Maiko Lifts & Terrain

Our Terrain Ratings

Powderhound rating = advanced/expert terrain + powder + freshies + uncrowded

Our Terrain Ratings

Powderhound rating = advanced/expert terrain + powder + freshies + uncrowded

  • Vertical (m)
    260 – 920 (660)
  • Average Snow Fall
    ?  metres
  • Lifts (11)
    1 gondola
    4 quad lifts
  • Ski Hours
    8:30am - 5:00pm
    mid Dec -mid Apr
  • Terrain Summary
    Runs – 26
    Longest run – 6 km
    Advanced - 20%
    Intermediate - 40%
    Beginner - 40%
  • Lift Prices (Day 17/18)
    Adult - 4,700 yen
    Child - 2,900 yen

Maiko Resort Ski and Snowboard Terrain

The Maiko Snow Resort is made up of two completely separate ski areas that are linked only via a chair lift (so don’t miss the last lift!).

The “Maiko” side features the Maiko Kogen Hotel and the Maiko Kogen Lodge near the base, and the lower half is exclusively made up of beginner runs, some that are so mellow that you might need to pole on a powder day. Further up the hill are some easy intermediate runs.

The other side (Nagamine) has the Day Ski Centre at the base and the gondola. This side features weaving beginner runs, a handful of intermediate runs, and a few advanced runs in the Okusoechi area.

Like the other Yuzawa ski resorts, there are two faces to Maiko. Weekdays are quiet and serene, whilst weekends can be a little manic.

Lifts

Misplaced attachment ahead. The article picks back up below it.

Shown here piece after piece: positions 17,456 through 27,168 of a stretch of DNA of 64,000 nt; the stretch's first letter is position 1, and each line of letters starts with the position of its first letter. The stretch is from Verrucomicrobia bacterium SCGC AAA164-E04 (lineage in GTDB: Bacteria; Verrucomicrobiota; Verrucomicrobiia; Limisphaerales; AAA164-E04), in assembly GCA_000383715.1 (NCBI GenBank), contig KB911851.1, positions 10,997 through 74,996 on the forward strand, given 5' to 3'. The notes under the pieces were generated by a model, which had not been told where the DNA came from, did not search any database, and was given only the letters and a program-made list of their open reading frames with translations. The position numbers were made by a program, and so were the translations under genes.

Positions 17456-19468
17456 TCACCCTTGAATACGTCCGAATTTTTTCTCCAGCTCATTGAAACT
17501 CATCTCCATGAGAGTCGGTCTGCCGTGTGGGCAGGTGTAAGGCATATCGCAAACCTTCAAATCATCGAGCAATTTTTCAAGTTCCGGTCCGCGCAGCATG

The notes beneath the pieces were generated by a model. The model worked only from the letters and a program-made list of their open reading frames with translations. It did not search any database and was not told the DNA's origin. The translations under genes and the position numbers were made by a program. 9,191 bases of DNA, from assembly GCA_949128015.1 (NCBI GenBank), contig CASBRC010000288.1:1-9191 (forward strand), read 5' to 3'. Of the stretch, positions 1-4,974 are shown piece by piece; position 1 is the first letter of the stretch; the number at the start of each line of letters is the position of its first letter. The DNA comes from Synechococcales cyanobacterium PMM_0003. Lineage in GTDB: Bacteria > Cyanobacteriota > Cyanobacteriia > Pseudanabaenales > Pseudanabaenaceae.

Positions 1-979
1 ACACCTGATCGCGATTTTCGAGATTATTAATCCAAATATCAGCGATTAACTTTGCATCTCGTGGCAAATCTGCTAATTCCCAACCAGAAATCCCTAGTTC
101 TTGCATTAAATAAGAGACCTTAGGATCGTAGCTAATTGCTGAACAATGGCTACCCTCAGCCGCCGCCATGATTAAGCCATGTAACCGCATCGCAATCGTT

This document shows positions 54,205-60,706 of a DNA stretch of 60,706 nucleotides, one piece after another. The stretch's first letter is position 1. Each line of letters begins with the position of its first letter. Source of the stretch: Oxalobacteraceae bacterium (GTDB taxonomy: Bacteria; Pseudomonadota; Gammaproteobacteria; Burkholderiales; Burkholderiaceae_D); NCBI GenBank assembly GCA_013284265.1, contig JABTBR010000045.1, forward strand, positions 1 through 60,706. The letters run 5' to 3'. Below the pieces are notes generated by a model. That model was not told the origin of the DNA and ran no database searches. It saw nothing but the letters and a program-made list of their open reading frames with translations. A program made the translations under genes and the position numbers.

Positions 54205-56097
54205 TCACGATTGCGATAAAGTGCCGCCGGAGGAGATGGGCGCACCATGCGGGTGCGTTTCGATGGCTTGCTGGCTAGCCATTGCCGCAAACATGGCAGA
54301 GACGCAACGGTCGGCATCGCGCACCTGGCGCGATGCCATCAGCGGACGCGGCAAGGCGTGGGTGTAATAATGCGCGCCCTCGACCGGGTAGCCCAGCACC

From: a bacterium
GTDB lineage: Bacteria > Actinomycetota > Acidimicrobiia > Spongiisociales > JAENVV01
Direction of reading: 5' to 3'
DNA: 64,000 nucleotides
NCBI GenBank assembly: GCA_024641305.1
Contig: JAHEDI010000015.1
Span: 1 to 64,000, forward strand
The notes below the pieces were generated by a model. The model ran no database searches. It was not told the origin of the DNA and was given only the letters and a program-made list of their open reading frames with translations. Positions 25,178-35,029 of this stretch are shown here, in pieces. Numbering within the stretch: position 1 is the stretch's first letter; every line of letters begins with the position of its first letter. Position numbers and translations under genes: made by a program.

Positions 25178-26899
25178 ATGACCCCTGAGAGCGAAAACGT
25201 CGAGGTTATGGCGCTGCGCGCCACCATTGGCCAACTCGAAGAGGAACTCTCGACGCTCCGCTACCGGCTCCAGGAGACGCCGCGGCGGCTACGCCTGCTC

Maiko has 11 lifts including one gondola, 4 quad chairs, and a mix of slow double chair lifts.

Maiko Snow

The powder tap is often turned on full bore at Maiko Ski Resort in snow country where it dumps about 10-12 metres of snow per winter. The elevation isn’t particularly high relative to some other major Niigata ski resorts, so the powder can be a little on the heavy side. On the plus side for Maiko snow maintenance is that the gondola is almost north facing, and the back bowl is really more of a “side bowl” so it doesn’t bear the full brunt of the sun.

Beginner Skiing Maiko

Officially Maiko has 40% beginner trails, which for those learning the art of the snow-plough or falling leaf, is more than enough. The Maiko Kogen Hotel side of the hill is perfect for learning. The slopes are very mellow, nice and wide, and more experienced skiers and snowboarders don’t tend to ride there.

More confident beginners can head over to the other side of the Maiko ski area and play on the narrower weaving green trails.

Maiko Skiing for the Intermediate

Maiko has some nice groomed trails of varying pitches that are OK for intermediates. The supposed “advanced” runs are not particularly steep (the steepest on-piste gradient is only 32 degrees), and whilst they may not be groomed, confident intermediates should also be able to practise on these runs.

Advanced Skiing On-Piste

Like many Japanese ski resorts, advanced piste runs are not the forte of Maiko Ski Resort. There are only 3-4 “blue” runs and a couple of them are very short, and none of them precipitous or challenging. There is a new powder run to the skiers’ right of the quad chair on the right side of the creek, but it doesn’t tend to stay powdery for very long.

Off Piste Skiing and Riding

Powder hounds often overlook the Maiko Resort because it has such nice beginner terrain, but this is a plus for those who venture to Maiko because competition for the powder can be minimal, especially on weekdays.

Maiko has several good spots for tree skiing. Either side of the Gan Gan Run there is a mix of tree skiing, although it flattens out towards the bottom so keep your speed up. There are also some nice trees off the quad D chair, but stay skiers’ left towards the bottom unless you want to be jumping dam fences into ponds.

The patrollers don’t seem to mind off-piste skiing and snowboarding, but this is Honshu so stay discrete because you just never know.